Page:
5 Tips to Help You Reach Your 2023 Writing Goals

There’s always a reason not to write. Family obligations, big life events, financial pressures and health issues can all reduce the time we have to write. We can’t prepare for everything, but by planning ahead, we can give ourselves the best shot at achieving our writing goals. Below are a few suggestions that could help you reach your writing goals this year.

Write down your goals

What are your writing goals for 2023? Whether you’re hoping to finish a horror novel, write the first draft of a poetry collection, get a magazine article published, complete a writing program or all of the above, identifying and committing to a few specific goals will help you reach them. Try not to get side-tracked. If another writing opportunity comes along, ask yourself whether this new project will help you reach your goals, or is simply taking time away from other projects.

Think about the amount of time you can realistically commit to your writing and structure your goals accordingly. Keep your goals somewhere you’ll actually be able to see them. Print them out and pin them on the wall.

Follow up with a plan

Now that you have your goals, how exactly will you achieve them? Write out a plan. The best structure will depend on how you like to work. I use spreadsheets or project management tools to create writing plans.

Your plans don’t have to be sophisticated. If my goal were to submit short articles to magazines, my plan might look something like this:

Title Theme Genre Publication Submission

If my goal was to write the first draft of a novel, I could create a plan like this:

Month Outline Part 1 Part 2 Part 3 Review




The most important thing about the planning process is to ensure that there is a time component. Break out your project into sections and attach realistic deadlines. For example, if you’re writing a poetry collection, determine how many poems you will be able to produce each month, leaving time at the end for reviewing and editing.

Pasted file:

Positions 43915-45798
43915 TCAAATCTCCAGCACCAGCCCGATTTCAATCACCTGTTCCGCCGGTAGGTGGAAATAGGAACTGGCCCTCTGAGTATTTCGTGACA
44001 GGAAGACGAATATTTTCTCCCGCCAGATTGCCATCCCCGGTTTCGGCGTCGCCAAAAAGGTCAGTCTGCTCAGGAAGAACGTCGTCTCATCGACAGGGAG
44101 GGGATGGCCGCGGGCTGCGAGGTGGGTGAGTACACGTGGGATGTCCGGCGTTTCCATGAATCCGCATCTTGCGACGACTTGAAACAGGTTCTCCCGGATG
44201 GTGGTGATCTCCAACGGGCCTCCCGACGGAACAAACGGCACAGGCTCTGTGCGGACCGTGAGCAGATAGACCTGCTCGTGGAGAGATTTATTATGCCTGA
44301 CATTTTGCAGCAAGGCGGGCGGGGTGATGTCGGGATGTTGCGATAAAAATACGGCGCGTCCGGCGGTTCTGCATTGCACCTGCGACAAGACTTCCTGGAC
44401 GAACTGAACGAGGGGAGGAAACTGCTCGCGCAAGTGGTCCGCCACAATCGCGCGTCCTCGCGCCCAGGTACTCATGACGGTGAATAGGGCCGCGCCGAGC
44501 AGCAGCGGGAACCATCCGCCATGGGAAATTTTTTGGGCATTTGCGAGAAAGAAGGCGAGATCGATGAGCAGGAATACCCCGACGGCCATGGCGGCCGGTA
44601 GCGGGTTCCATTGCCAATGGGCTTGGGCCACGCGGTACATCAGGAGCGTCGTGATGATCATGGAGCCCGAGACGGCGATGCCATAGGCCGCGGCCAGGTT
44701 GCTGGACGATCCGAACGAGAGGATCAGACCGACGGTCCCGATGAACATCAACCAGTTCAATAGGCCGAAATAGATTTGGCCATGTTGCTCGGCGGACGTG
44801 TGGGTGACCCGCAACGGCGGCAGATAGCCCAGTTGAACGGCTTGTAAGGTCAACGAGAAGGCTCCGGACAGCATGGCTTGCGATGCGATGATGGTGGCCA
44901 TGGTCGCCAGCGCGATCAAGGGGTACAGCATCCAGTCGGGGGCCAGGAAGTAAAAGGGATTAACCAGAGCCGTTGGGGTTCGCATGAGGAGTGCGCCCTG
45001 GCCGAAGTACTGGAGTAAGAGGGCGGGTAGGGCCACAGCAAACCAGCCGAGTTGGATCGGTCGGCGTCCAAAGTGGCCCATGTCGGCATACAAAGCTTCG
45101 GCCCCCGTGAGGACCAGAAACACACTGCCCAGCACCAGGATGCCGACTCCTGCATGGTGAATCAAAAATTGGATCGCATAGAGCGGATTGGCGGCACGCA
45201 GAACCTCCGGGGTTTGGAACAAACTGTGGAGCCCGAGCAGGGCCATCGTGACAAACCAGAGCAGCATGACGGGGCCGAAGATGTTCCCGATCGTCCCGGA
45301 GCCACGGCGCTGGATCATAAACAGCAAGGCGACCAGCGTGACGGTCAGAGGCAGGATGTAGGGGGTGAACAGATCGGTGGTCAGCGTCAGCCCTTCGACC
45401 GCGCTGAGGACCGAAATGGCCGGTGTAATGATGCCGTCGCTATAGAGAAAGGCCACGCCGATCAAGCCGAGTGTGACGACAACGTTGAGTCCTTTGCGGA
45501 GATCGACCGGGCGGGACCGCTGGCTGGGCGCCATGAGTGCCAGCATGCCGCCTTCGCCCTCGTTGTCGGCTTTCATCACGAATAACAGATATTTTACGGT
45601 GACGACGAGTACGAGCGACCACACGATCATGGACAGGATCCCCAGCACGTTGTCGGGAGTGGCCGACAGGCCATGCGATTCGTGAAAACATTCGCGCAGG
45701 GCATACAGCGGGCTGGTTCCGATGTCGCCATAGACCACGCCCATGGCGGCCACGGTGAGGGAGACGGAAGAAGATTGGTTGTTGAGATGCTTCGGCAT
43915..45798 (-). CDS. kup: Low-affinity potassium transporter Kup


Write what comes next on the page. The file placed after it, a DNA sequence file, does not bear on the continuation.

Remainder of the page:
Find time and space to write

Writing doesn’t require expensive equipment. It does, however, require time and space (from others). If you’re attempting to pen a novel at the dinner table while your three noisy kids are vying for your attention, you’re unlikely to get very far. Find a quiet space and a quiet time, inside your home or at a local library or café, where you can focus on your writing. It’s helpful if you can commit to a consistent time of day to write, but you can also set goals around how many hours you will commit per month if you need more flexibility.

Connect with others who can help you stick to your goals

Writing is a solitary business for the most part, but I find I am the most disciplined with my writing when I have to submit my work to someone. This doesn’t have to be a publisher. Find a writing partner or join a writing group and be prepared to submit work to peers by a certain date. There are also mentorship programs and writing courses that will require you to submit work at specific points in the process.

Be flexible

Allow for some flexibility in reaching your writing goals. A lot can happen in a year. If life gets in the way and your writing plans change, don’t get too disheartened. Go back to your plan and adjust your timelines. Writing is a creative process. Some stories take longer to tell than we think. Don’t give up. Plans may change, but we can still reach our goals.

I wish you all the best with your writing goals this year!

Josephine Boxwell is a writer of fiction and nonfiction based in Alberta. Her first nonfiction book, Celebrating Musical Excellence; 50 Years of the Edmonton Youth Orchestra 1952-2022 will be released later this year. Set in small-town BC, her novel, Unravelling (Guernica Editions) was published in 2020. Josephine has written short pieces for several publications including Chirp Magazine (Owlkids) and BC’s Northword Magazine, as well the anthologies, Swelling with Pride: Queer Conception & Adoption Stories (Dagger Editions) and Wherever I Find Myself: Stories by Canadian Immigrant Women (Caitlin Press). She has also created online content for the Edmonton City as Museum Project and the Yellowstone to Yukon Conservation Initiative.

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